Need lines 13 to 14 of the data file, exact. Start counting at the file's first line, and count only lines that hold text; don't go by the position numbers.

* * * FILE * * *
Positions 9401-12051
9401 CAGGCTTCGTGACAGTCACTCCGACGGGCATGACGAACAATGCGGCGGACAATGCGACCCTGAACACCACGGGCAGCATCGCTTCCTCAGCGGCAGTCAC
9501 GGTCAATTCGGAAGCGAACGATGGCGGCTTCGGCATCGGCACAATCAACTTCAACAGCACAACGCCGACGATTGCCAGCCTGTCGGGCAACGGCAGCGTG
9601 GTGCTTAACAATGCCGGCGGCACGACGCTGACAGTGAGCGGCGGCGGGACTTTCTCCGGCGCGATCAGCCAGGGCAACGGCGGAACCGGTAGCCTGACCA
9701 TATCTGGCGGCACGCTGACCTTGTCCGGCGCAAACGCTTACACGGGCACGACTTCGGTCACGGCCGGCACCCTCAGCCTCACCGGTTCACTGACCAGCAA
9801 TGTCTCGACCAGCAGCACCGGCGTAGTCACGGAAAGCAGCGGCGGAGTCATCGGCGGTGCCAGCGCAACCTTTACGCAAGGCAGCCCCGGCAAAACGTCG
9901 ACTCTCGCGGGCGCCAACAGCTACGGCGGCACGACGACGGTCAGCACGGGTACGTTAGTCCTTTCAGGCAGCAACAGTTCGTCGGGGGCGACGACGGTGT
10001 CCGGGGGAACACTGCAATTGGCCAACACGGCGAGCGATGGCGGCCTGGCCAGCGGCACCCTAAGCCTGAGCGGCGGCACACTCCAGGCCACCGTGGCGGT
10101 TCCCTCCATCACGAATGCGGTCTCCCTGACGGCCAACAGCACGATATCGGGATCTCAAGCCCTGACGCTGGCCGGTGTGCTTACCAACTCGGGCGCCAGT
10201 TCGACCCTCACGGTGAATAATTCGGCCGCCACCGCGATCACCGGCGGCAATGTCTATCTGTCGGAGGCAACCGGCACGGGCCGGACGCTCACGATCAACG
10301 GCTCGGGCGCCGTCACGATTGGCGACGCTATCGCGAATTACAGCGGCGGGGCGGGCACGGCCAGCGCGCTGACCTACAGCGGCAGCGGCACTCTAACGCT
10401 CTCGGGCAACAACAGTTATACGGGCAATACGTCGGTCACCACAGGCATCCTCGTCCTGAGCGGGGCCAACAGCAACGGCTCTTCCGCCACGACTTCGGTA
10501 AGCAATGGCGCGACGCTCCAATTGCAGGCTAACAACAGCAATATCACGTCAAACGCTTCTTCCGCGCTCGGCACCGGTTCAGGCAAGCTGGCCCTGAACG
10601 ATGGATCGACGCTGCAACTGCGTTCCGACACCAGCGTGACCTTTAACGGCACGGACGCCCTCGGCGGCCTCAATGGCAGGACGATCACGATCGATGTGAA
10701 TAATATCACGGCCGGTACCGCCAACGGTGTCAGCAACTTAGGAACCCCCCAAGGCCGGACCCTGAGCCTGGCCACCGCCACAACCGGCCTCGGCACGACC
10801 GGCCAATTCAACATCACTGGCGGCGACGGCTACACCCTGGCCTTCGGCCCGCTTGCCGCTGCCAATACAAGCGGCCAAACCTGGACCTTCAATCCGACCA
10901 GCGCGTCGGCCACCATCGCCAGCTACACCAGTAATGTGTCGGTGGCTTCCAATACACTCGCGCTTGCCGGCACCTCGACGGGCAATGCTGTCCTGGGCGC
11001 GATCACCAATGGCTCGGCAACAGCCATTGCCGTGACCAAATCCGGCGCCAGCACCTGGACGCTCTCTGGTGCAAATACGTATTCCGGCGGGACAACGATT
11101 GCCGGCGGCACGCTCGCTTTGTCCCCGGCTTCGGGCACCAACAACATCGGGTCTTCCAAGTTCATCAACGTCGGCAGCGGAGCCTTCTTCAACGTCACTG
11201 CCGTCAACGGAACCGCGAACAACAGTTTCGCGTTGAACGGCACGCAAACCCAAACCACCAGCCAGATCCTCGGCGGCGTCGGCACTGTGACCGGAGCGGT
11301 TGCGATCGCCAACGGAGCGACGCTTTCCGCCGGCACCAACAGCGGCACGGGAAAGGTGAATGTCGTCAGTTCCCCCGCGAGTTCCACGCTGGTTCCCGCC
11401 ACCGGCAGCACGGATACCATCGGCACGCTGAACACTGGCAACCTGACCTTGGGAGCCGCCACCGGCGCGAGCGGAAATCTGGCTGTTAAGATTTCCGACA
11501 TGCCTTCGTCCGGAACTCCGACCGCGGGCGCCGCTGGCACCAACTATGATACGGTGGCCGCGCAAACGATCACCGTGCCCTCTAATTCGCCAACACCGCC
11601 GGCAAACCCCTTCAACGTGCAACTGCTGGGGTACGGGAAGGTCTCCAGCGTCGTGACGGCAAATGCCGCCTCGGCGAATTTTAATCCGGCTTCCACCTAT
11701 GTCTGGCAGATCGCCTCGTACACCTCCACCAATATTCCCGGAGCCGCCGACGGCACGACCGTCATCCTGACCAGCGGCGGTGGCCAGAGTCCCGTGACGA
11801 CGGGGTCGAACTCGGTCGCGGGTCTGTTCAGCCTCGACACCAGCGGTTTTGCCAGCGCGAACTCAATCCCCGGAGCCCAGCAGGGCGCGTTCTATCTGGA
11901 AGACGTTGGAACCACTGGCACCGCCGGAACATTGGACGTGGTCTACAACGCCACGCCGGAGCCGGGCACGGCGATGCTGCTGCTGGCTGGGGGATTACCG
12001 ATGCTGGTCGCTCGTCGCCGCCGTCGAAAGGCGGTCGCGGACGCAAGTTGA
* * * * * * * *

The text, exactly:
10501 AGCAATGGCGCGACGCTCCAATTGCAGGCTAACAACAGCAATATCACGTCAAACGCTTCTTCCGCGCTCGGCACCGGTTCAGGCAAGCTGGCCCTGAACG
10601 ATGGATCGACGCTGCAACTGCGTTCCGACACCAGCGTGACCTTTAACGGCACGGACGCCCTCGGCGGCCTCAATGGCAGGACGATCACGATCGATGTGAA